Encyclopedia of African Colonial Conflicts. Edited by Timothy J. Stapleton. Santa Barbara, CA: ABC-CLIO, 2017. 2 vols. Acid free $189 (ISBN 978-1-5988-4836-6). E-book available (978-1-5988-4837-3), call for pricing.

Africa has experienced more than its fair share of warfare and general strife during the past half century. Many of these struggles have their roots in colonialism, which inspired the ethnic division, military tactics, and brutality that characterized subsequent conflicts, even those occurring long after the colonial regimes caved to African independence movements. This encyclopedia covers the major colonial-era wars between Africans and Europeans and/or their allies and proxies, as well as the occasional fight among Europeans. While there are many works concerning colonialism, conflict, and specific wars in Africa, this work is unique in being a reference work dedicated solely to the colonial conflicts.

The set encompass conflicts in North, South, East, West, and Central Africa during the sixteenth to twentieth centuries, although for obvious historical reasons based on the Scramble for Africa, the mid- to late nineteenth century encompasses the bulk of the book. Southern Africa appears to have the widest coverage in number of conflicts and across the longest stretches of time. The great nineteenth-century colonial powers, England and France, as well as lesser players such as Germany, Belgium, Italy, and more are covered, as are early wars conducted by the Dutch and Portuguese.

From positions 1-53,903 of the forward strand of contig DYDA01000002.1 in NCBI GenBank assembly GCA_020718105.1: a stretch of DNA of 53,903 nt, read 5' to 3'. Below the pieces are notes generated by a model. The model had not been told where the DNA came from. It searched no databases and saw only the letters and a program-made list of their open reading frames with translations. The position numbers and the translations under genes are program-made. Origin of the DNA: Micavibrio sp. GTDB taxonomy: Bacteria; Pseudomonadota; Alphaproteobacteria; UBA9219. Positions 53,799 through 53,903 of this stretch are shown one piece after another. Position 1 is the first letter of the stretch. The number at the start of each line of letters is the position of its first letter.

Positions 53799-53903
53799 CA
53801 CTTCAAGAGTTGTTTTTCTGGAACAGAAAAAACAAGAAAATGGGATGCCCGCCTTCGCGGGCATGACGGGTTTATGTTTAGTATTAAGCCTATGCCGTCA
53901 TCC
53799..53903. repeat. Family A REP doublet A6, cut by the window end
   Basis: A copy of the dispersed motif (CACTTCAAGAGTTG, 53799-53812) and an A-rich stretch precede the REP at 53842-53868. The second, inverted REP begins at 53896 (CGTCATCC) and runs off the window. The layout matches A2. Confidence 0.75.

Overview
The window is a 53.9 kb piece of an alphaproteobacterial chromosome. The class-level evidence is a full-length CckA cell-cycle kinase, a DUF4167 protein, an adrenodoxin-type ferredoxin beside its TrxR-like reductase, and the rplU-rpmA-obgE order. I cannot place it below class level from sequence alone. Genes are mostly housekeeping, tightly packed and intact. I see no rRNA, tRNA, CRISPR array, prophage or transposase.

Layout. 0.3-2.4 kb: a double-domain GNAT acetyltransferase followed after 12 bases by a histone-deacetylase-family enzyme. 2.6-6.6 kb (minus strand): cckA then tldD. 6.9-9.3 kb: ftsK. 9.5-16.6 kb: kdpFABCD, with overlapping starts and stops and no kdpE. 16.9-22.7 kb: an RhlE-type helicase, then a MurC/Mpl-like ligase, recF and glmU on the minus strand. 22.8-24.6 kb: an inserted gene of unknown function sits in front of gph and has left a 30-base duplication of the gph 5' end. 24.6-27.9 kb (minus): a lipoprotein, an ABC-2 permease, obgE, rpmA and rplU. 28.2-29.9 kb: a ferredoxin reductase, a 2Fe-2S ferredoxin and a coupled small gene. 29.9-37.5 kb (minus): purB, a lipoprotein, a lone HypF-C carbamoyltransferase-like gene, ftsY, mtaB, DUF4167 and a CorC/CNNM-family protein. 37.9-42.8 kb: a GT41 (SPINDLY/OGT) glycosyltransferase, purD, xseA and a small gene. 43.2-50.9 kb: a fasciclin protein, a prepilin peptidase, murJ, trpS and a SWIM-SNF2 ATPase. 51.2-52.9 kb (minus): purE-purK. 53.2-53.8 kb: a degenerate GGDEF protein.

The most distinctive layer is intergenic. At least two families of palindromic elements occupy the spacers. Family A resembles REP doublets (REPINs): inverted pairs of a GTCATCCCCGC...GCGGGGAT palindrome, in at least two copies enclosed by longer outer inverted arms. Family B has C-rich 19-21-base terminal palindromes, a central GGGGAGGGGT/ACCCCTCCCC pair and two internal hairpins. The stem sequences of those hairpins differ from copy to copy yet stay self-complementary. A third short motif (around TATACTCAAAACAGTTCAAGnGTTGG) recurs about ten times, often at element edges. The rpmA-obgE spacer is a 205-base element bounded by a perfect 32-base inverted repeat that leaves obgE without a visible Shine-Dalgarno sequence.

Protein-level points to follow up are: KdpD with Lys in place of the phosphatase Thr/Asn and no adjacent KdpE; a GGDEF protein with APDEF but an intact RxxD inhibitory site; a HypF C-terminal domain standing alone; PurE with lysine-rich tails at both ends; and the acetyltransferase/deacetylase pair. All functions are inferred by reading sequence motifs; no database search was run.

There are over 360 entries comprising the conflicts, major figures, events, combatants, and other relevant topics related to the subject. Other features include a good index, including a list of conflicts by colonial power and African country or territory, which complements the list of entries and “Guide to Related Topics.” Unfortunately, the work is sparsely illustrated and the chronology is not annotated (simply listing date and conflict title). The source material for the conflicts is biased toward the colonialists as the author notes, yet it still provides vivid accounts of events and endeavors to present the African perspective when source materials are available. Recommended for all college and university libraries.—Brent D. Singleton, Coordinator for Reference Services, California State University, San Bernardino, California

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